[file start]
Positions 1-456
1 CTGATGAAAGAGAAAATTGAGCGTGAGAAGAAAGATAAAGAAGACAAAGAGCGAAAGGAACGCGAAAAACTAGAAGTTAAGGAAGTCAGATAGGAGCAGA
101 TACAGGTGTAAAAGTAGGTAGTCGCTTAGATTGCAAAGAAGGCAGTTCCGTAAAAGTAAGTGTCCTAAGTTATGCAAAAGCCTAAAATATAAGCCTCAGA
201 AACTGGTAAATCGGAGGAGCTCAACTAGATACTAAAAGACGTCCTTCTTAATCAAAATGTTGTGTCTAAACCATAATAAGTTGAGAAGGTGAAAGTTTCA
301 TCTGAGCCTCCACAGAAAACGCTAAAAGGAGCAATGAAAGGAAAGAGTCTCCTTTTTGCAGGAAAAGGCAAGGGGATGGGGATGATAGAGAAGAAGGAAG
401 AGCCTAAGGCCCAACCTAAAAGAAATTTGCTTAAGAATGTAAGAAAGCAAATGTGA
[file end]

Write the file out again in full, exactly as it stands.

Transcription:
Positions 1-456
1 CTGATGAAAGAGAAAATTGAGCGTGAGAAGAAAGATAAAGAAGACAAAGAGCGAAAGGAACGCGAAAAACTAGAAGTTAAGGAAGTCAGATAGGAGCAGA
101 TACAGGTGTAAAAGTAGGTAGTCGCTTAGATTGCAAAGAAGGCAGTTCCGTAAAAGTAAGTGTCCTAAGTTATGCAAAAGCCTAAAATATAAGCCTCAGA
201 AACTGGTAAATCGGAGGAGCTCAACTAGATACTAAAAGACGTCCTTCTTAATCAAAATGTTGTGTCTAAACCATAATAAGTTGAGAAGGTGAAAGTTTCA
301 TCTGAGCCTCCACAGAAAACGCTAAAAGGAGCAATGAAAGGAAAGAGTCTCCTTTTTGCAGGAAAAGGCAAGGGGATGGGGATGATAGAGAAGAAGGAAG
401 AGCCTAAGGCCCAACCTAAAAGAAATTTGCTTAAGAATGTAAGAAAGCAAATGTGA